The clanking of a hammer against metal can be heard from outside her garage studio with the smell of gas and steel wafting in the heat.
Leslie Tharp, a 33-year-old Gainesville resident, spends her time transforming scraps of metal into works of art. When Tharp isn’t working on commissioned projects for businesses, the city of Gainesville and individuals, she’s teaching classes and leading workshops on blacksmithing.
In early July, Tharp was selected as a teaching assistant by John Rais for a two-week workshop at the Haystack School of Craft in Maine. Rais is a nationally recognized blacksmith, designer and sculptor from Massachusetts who is commissioned for his one-of-a-kind work. Rais was honored with an Arts/Industry Residency at the John Michael Kohler Arts Center in 2006, and his pieces have been featured in various books and magazines, as well as museums and galleries.
Tharp’s latest sculpture is for Green Acres Park, a Gainesville park, on 643 SW 40th St. She was commissioned by Gainesville to create a metal support that looks like a plant for a tree that is not growing upward. After a few months of sculpting and painting, her work is now available to see and the official ribbon-cutting ceremony is planned for September.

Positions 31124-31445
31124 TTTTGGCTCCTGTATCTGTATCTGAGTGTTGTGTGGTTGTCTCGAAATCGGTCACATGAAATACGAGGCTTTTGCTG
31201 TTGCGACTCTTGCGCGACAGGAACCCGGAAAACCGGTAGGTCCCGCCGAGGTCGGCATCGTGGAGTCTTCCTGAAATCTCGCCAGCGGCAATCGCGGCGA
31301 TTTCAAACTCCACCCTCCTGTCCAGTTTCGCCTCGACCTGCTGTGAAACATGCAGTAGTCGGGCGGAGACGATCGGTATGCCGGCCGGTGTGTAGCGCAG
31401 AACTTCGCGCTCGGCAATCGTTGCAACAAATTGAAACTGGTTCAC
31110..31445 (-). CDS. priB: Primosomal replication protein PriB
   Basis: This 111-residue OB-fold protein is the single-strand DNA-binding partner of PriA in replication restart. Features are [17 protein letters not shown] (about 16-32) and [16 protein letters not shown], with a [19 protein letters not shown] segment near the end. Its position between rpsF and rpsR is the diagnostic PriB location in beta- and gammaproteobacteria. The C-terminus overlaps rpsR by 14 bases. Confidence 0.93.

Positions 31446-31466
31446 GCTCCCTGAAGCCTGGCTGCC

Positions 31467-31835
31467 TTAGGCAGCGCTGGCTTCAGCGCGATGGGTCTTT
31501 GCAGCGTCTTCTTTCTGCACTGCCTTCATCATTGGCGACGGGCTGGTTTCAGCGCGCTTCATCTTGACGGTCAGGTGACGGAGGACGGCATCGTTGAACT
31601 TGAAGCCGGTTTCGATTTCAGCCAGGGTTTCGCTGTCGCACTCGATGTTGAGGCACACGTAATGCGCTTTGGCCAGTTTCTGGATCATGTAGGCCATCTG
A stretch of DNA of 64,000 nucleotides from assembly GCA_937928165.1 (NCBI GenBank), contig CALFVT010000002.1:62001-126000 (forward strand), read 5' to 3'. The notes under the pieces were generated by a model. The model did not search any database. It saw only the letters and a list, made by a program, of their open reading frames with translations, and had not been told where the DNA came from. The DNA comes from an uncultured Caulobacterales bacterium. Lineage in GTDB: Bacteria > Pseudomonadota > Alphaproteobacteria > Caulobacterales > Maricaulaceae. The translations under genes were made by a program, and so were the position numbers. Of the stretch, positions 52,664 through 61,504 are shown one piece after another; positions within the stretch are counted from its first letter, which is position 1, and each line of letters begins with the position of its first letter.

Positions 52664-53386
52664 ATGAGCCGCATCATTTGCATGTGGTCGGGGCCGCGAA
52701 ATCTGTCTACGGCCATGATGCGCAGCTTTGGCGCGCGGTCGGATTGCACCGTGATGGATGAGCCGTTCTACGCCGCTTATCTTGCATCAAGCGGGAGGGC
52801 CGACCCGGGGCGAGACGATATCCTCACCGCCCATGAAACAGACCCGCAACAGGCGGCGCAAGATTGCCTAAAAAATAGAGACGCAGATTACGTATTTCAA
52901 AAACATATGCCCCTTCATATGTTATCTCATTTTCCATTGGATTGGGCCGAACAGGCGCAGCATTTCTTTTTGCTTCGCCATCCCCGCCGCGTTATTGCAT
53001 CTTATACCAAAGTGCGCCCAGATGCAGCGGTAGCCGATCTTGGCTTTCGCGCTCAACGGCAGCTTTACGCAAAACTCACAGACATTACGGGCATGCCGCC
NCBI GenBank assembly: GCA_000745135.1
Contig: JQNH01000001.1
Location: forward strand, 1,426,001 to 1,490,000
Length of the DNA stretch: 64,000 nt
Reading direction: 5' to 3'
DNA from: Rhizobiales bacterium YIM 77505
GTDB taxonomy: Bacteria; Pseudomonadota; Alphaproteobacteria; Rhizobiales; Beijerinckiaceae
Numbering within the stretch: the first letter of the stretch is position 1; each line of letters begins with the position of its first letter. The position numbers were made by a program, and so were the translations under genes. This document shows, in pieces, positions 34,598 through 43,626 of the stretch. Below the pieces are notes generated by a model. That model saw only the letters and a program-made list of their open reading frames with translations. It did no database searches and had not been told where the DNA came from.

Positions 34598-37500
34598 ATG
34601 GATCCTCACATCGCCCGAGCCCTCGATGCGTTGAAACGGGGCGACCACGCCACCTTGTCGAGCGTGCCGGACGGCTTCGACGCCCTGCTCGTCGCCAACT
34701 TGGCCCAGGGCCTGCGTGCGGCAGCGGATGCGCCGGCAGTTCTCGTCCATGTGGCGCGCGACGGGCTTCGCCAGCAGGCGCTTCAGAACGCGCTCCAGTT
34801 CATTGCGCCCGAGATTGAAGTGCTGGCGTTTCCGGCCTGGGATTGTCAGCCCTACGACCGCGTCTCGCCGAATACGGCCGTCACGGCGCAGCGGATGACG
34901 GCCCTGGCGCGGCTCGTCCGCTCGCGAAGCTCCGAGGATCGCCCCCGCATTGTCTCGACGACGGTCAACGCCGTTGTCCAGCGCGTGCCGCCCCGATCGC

Tharp said her inspiration comes from the world and how humans interact with it. Depending on the project, she makes sure her work tells the story of the place it’s destined for. Tharp also finds blacksmithing to be therapeutic. “There’s something similar to yoga and meditation that I find with being a blacksmith,” Tharp said.
Tharp’s favorite part about being a blacksmith is taking rudimentary elements, like fire and force, and getting an immediate result. “Whether it’s a long-term six-month project or a one-hour project, I show up and enjoy seeing the materials and the object develop before my eyes,” she said.